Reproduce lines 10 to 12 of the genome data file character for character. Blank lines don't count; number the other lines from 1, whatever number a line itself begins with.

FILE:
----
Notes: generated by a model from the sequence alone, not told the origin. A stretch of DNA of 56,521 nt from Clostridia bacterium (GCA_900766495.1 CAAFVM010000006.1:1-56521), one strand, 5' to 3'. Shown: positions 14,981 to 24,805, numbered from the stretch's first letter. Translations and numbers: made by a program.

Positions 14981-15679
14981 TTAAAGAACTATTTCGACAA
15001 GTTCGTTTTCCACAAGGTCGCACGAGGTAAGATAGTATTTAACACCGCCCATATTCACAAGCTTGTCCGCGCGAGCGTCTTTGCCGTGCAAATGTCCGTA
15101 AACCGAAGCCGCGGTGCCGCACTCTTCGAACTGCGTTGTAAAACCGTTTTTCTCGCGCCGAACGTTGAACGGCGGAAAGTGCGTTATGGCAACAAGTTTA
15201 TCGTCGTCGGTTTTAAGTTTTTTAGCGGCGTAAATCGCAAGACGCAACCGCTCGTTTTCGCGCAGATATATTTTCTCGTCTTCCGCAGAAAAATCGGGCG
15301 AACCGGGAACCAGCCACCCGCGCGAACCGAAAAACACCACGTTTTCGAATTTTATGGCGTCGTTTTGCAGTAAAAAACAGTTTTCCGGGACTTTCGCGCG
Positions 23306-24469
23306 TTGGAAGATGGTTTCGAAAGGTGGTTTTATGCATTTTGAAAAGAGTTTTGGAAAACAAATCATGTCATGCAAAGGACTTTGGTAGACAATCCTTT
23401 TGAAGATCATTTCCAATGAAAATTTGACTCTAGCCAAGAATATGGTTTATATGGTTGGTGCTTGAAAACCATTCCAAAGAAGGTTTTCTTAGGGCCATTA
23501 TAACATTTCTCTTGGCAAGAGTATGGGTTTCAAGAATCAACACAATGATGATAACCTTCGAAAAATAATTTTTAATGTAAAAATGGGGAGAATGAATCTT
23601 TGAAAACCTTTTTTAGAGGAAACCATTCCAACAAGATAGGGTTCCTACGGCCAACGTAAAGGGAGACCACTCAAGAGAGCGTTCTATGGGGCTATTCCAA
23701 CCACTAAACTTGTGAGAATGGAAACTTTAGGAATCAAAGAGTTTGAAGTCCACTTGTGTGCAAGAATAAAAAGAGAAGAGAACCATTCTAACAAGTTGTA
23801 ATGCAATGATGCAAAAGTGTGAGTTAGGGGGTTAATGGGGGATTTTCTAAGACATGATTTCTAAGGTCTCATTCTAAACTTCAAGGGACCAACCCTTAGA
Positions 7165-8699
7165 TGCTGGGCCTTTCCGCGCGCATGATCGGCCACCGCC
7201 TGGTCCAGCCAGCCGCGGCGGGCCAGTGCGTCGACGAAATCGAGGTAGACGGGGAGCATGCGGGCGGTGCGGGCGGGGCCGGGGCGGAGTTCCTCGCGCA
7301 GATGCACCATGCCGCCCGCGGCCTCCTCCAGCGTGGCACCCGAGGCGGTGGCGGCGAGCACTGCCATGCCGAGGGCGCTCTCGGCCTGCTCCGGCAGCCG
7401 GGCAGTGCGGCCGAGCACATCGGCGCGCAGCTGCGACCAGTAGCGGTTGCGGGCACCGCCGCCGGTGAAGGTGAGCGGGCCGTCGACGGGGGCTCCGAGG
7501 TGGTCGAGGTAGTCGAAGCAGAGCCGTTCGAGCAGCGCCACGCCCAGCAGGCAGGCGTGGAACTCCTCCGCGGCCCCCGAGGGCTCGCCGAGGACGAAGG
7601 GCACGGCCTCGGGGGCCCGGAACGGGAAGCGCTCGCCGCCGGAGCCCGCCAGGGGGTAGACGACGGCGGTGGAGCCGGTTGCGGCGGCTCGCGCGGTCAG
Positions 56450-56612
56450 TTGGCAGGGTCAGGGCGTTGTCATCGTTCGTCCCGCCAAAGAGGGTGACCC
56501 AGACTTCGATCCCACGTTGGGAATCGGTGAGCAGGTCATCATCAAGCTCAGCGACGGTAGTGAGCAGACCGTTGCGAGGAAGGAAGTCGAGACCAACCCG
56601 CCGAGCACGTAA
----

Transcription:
23401 TGAAGATCATTTCCAATGAAAATTTGACTCTAGCCAAGAATATGGTTTATATGGTTGGTGCTTGAAAACCATTCCAAAGAAGGTTTTCTTAGGGCCATTA
23501 TAACATTTCTCTTGGCAAGAGTATGGGTTTCAAGAATCAACACAATGATGATAACCTTCGAAAAATAATTTTTAATGTAAAAATGGGGAGAATGAATCTT
23601 TGAAAACCTTTTTTAGAGGAAACCATTCCAACAAGATAGGGTTCCTACGGCCAACGTAAAGGGAGACCACTCAAGAGAGCGTTCTATGGGGCTATTCCAA